Friday, October 29, 2004

Bob Woodward nails down exactly what Kerry says he'd have done different than Bush in Iraq.

At the end of last year, during 3 1/2 hours of interviews over two days, I asked President Bush hundreds of detailed questions about his actions and decisions during the 16-month run-up to the war in Iraq. His answers were published in my book "Plan of Attack."

Beginning on June 16, I had discussions and meetings with Sen. John Kerry's senior foreign policy, communications and political advisers about interviewing the senator to find out how he might have acted on Iraq -- to ask him what he would have done at certain key points. Senior Kerry advisers initially seemed positive about such an interview.

One aide told me, "The short answer is yes, it's going to happen." In August, I was talking with Kerry's scheduler about possible dates.

On Sept. 1, Kerry began his intense criticism of Bush's decisions in the Iraq war, saying "I would've done almost everything differently."

A few days later, I provided the Kerry campaign with a list of 22 possible questions based entirely on Bush's actions leading up to the war and how Kerry might have responded in the same situations.

The senator and his campaign have since decided not to do the interview, though his advisers say Kerry would have strong and compelling answers....

Here are the 22 questions... (WaPo)
OK, folks, let's imagine the strong and compelling answers we are assured Kerry would have, if Kerry had answers.

They're better than Bush's real answers, right? Sure!

This sums up the whole Kerry campaign. Everybody in it knows full well that nobody is going to vote for Kerry -- the real Kerry. That's why he's made not even a pretense of running on his 20-year record in the Senate.

Moreover, if he actually answers any of these questions about Iraq -- like Bush did -- he not only exposes himself to criticism from people who know what they are talking about but also risks splitting the moderate part of the Democratic party from its anti-war left, rivening its support for him.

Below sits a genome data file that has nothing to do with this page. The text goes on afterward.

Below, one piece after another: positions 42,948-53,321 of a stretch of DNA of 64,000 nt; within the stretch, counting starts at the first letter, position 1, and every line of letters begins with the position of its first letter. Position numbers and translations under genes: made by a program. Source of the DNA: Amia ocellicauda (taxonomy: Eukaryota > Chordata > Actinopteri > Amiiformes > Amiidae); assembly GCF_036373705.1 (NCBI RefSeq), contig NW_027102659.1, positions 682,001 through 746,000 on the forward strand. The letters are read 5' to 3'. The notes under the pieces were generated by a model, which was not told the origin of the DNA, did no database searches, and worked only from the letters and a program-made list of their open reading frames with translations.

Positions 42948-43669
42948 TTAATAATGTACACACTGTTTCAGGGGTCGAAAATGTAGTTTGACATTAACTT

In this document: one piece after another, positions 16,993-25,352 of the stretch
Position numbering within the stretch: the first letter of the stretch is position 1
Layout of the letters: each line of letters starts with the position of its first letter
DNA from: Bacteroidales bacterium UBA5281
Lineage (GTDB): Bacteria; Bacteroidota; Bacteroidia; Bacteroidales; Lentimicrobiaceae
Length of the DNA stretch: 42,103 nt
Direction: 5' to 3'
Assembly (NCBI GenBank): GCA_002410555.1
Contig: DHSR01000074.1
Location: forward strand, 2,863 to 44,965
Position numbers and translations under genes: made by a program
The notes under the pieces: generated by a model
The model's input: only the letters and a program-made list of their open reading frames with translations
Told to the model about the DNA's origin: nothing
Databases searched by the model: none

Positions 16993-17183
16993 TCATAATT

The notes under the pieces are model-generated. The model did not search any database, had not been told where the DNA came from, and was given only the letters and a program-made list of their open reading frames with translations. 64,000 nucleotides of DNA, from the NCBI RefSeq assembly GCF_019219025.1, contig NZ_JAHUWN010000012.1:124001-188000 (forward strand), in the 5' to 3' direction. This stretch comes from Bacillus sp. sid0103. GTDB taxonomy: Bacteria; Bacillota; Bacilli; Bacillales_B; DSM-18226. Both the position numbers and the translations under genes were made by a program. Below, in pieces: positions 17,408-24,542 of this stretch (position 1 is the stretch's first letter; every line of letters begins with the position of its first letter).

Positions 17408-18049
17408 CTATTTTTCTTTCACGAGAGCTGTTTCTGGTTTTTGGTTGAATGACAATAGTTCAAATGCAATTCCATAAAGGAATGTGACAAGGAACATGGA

Thus we get Kerry's no press conference, no questions answered, Senate record ignored, health and military records not explained and buried, all anti-Bush campaign:

Bush was AWOL, Bush lied, Bush is inept, Bush is going to bring back the draft, Bush is going to cut Social Security benefits, while Kerry would be ... better.

How? Well, we won't say -- but if we did, it would be in a strong and compelling way!

Kerry is selling a Kerry of imagination to the Democratic left, and Democratic middle, and the undecideds -- a different imaginary Kerry to each, with the idea that each will think its own imaginary Kerry better than the real Bush.

That's fair enough in politics -- it's Marketing 101. Years ago when I first entered the business world a noted marketing maven told me, "Never say too much about the product in the advertising, sell the dream." And the election season is nothing if not a grand exercise in mass marketing.

But say Kerry wins this way, by one or two or three percentage points of the vote. Then he's not going to be able to avoid questions and giving answers to them that will cost him that much of his support (we know, or he'd be willing to give those answers now).

And as that happens, he will find himself in all likelihood having to deal with a Republican House and Senate.

This strategy he is pursuing is not exactly a formula for Ruling with a Mandate.

Clinton's second term, dealing with a Republican Congress -- the one in which he got himself impeached -- could end up looking like a holiday in comparison.

That marketing maven also said that if you sell too much dream without saying enough about the product, you have to be prepared to deal with a lot of returns.